I recently finished giving a series of talks on one of my favorite topics: searching on encrypted data.
My slides are available here, but given the current interest in this topic I thought it might be useful to turn the talk into a series of posts.
Over the years, the problem of encrypted search has become an important problem in security and cryptography. I think this is due to a combination of three things: search is now the primary way we access our data; we are outsourcing more and more of our data to third parties; and we trust these third parties less and less (for obvious reasons!).
Because of this, the problem of encrypted search is now of interest to many sub-fields in computer science (e.g., databases, security, cryptography, privacy) but also to industry and to governments.
While a-priori searching on encrypted data may sound impossible and even contradictory, we know of many ways to do it. Some methods are more practical than others, some are more secure than others and some are more functional/flexible.
The problem of searching on encrypted data was first considered explicitly by Song, Wagner and Perrig in this paper from 2001. When I first read this paper as a graduate student, I thought this was amazing! I had never imagined one could do anything like this with encryption and, amazingly, the construction even seemed practical. Combined with the obvious sense that these “searchable encryption” schemes could have a huge impact, I got really excited about this problem.
I later understood that perhaps I shouldn’t have been so surprised (but no less impressed!) about the possibility of searching on encrypted data since prior work on oblivious RAMs by Goldreich and Ostrovsky and on secure two-party computation by Yao also provided solutions to this problem—albeit a lot less efficiently.
It’s been about 10 years since the Song, Wagner and Perrig paper, 20 years since the Goldreich and Ostrovsky paper and 30 years since Yao’s paper. So where do we stand with respect to encrypted search?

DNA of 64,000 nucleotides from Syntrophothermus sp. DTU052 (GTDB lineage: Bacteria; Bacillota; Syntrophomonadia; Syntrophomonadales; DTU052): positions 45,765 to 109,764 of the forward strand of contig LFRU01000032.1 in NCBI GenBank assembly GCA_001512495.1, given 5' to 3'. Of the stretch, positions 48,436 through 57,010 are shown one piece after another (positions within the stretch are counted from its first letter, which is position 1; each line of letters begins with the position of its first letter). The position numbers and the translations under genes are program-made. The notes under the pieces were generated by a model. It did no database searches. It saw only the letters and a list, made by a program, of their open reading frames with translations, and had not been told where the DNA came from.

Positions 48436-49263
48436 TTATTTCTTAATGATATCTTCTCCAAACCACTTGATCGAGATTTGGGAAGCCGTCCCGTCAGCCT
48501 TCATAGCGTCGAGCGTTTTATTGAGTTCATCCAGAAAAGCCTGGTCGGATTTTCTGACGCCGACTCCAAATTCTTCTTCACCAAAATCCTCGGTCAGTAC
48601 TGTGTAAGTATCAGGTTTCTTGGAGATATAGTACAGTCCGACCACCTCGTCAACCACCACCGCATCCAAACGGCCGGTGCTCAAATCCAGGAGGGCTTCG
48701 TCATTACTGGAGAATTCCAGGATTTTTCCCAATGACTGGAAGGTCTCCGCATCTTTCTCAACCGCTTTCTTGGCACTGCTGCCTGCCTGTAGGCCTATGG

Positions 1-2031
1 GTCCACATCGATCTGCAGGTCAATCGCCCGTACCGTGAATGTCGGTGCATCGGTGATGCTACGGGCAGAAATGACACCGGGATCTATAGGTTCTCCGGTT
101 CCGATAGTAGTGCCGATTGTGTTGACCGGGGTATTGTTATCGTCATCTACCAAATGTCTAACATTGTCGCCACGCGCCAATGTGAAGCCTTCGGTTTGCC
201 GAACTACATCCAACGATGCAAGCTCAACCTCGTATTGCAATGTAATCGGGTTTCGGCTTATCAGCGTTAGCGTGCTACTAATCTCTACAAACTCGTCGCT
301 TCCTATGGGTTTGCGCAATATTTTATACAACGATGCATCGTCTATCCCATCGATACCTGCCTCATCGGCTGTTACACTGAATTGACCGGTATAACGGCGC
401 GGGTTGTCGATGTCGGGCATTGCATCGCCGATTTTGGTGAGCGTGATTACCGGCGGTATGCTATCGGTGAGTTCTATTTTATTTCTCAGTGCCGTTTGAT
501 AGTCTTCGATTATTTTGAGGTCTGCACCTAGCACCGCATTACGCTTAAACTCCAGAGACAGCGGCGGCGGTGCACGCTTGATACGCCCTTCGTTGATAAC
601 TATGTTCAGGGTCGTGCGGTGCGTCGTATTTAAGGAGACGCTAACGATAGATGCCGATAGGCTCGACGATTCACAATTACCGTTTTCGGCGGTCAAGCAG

The short answer is that we’ve made a ton of progress and we’ re at the point where encrypted search is reasonably well understood , efficient and could be deployed. Of course, like any cryptographic technology there are tradeoffs one has to consider and one of the goals of this series will be to make these tradeoffs clear.
To structure our discussion and to allow for comparisons of the different solutions, we’ll assume the following setting. We have two parties: a client and a server; that interact in two phases: a setup phase and a search phase.
During the setup phase, the client will take documents and generate:
- an encrypted database (EDB) ,
- a set of encrypted documents .
We’ll assume the documents are encrypted using a standard encryption scheme (e.g., AES using your favorite mode of operation) so the interesting part will be how exactly the EDB is constructed.
So as a concrete example if the documents are an email collection, the client will generate an EDB and then encrypt each email separately using, say, AES. After generating the EDB and encrypted documents, it will send everything to the server, concluding the setup phase.
During the search phase, the client wants the server to send back all the encrypted documents associated with some keyword . To do this, the client will send a token that encapsulates without revealing information about it . The server will then use the token with the EDB to somehow figure out which encrypted documents it should send back.
We know of six different ways to search on encrypted data, each based on one of the following cryptographic primitives:
- property-preserving encryption
- functional encryption
- fully-homomorphic encryption
- searchable symmetric encryption
- oblivious RAMs
- secure two-party computation
In the rest of this series we’ ll go through some of these approaches and see the various tradeoffs they provide between efficiency, security and functionality.
 There are some aspects of this problem that we don’t fully understand yet; in particular the tradeoffs between efficiency and security. But I’ll come back to this in later posts.
 Though I’ll use the term database here, this should not necessarily be interpreted as a SQL database. In the cryptography literature the term database is often used to refer to some data structure that allows for some form of search (even very basic search).
 As we’ll see in future posts, depending on the approach we take, the tokens can sometime reveal some information about the keyword.